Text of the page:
Weight is significant in all drone components. A heavy frame will reduce the drone’s lift. Conversely, you don’t want a super lightweight frame that will break upon impact. Carbon fiber is a favorite material because of its strength and minimal weight.


The motors are the second most important component of a drone. There is a separate motor for each blade/arm. The motor choice is based on the required power and what you want the motor to do.

A drone has separate motors for each of its arms. (Credits: Image by Thomas Ehrhardt from Pixabay)

For multi-rotors that are designed to carry heavy payloads and maintain the best possible flight times, a slower-spinning, higher-torque motor is ideal. However, a different type of motor is required if you want an aggressive, fast system with lots of maneuverability and faster-spinning rotor systems.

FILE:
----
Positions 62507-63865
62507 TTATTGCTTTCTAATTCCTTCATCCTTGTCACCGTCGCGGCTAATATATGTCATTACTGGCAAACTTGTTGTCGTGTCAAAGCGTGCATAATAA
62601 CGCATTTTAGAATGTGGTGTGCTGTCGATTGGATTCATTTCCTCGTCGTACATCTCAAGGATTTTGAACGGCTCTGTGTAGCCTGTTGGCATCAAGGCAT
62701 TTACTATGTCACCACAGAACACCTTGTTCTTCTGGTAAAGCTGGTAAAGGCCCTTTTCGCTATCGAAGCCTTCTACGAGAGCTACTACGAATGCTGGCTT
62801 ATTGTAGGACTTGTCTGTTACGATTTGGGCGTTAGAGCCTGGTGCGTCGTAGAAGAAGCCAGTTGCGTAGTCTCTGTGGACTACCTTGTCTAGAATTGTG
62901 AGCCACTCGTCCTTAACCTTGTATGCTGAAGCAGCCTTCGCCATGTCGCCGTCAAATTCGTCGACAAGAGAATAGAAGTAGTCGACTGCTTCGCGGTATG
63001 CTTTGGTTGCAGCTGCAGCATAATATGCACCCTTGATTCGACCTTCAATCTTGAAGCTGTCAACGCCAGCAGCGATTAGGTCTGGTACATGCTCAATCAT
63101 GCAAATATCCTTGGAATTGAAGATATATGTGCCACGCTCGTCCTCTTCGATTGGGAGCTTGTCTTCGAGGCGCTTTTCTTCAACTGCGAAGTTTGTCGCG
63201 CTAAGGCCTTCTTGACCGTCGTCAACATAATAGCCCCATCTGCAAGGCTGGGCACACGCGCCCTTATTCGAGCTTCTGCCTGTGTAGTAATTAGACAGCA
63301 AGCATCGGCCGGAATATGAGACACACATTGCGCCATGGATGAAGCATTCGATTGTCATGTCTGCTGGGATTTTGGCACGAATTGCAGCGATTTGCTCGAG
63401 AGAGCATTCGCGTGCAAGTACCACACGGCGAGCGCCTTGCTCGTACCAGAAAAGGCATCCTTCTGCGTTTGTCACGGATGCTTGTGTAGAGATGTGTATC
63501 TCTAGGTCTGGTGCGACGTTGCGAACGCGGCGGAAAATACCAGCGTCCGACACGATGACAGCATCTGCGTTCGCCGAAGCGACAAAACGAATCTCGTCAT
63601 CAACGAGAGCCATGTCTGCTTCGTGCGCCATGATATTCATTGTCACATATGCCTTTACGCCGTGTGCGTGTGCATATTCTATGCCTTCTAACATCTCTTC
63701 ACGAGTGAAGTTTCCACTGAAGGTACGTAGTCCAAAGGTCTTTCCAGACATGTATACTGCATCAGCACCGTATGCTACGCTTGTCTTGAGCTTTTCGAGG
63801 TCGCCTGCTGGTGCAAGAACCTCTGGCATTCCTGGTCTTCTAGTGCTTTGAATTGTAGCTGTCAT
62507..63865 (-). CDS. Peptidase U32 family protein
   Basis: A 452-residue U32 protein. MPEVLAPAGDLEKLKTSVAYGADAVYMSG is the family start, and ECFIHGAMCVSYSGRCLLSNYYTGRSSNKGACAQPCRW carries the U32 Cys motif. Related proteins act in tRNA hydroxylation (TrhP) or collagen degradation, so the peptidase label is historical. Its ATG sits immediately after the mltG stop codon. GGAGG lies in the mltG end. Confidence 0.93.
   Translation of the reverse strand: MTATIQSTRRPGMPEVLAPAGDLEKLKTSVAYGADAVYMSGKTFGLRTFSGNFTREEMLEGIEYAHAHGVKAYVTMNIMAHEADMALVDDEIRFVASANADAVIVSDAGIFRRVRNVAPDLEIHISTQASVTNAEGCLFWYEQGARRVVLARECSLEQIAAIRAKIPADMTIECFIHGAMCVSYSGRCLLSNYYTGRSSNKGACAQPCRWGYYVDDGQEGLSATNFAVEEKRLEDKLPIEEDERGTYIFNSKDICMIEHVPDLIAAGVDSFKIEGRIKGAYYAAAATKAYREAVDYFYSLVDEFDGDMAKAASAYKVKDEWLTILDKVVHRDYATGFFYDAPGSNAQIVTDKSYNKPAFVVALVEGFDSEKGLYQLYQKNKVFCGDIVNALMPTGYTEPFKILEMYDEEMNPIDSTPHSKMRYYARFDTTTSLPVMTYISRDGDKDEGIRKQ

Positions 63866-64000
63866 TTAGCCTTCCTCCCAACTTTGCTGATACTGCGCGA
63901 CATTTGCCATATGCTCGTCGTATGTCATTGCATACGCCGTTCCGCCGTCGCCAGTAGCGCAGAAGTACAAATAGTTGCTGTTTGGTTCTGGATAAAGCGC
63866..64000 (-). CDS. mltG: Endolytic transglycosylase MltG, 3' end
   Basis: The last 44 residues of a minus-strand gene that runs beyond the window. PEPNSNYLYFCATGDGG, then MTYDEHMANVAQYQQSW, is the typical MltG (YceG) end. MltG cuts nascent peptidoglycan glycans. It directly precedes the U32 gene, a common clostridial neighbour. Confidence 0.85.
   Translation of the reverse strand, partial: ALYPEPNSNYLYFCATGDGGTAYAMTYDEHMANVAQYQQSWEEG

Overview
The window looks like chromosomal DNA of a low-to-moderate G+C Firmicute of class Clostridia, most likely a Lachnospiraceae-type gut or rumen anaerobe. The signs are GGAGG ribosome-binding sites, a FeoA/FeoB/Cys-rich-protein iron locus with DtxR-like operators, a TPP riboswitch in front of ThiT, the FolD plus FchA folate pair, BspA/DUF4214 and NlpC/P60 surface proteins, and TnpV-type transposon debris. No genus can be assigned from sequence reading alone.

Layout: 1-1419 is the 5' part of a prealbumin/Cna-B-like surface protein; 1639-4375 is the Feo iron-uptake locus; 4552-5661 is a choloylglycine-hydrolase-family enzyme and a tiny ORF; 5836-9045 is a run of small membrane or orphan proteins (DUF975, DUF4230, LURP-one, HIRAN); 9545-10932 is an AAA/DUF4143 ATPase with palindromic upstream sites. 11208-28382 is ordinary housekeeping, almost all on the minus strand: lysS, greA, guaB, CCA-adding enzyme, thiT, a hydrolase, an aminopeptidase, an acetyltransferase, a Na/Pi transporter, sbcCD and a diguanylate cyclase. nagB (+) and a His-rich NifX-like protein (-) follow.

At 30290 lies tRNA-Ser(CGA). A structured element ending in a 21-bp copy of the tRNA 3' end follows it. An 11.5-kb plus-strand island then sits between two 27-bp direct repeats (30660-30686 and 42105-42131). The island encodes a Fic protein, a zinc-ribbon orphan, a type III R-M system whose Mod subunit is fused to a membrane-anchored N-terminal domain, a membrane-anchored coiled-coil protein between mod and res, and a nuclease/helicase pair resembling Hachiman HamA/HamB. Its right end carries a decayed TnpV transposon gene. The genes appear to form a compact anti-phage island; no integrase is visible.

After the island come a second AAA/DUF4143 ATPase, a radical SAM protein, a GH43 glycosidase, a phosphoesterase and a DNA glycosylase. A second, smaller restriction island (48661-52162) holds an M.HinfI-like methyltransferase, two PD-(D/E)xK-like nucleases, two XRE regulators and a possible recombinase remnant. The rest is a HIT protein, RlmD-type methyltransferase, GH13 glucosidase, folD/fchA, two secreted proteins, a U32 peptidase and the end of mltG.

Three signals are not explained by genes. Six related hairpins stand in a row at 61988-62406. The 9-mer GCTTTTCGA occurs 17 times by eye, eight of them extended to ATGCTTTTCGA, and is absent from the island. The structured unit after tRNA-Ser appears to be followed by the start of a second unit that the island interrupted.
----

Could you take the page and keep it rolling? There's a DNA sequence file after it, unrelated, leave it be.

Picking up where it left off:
The kV value measures the RPMs or speed of the rotors. Faster versions will have a kV value upwards of 1400kv, while slower drones with a longer battery life are in the 300-900kv range. These figures are accurate only if the correct battery and propellers are used to match the drone’s specifications.

Close up of motor armature(YAKOBCHUK VIACHESLAV)s
Drone motor (Photo Credit: YAKOBCHUK VIACHESLAV/Shutterstock)


Propellers are the wings of a drone and can be made of either plastic or carbon fiber. Carbon fiber is the more expensive, higher-end choice. When selecting propellers, ensuring that your drone’s frame can accommodate your chosen size is essential.

Most frames will have a maximum propeller size assigned to them. Additionally, the propeller size should be selected based on your intended purpose.

Drone propellers in action. (Credits: Image by Paul Henri Degrande from Pixabay)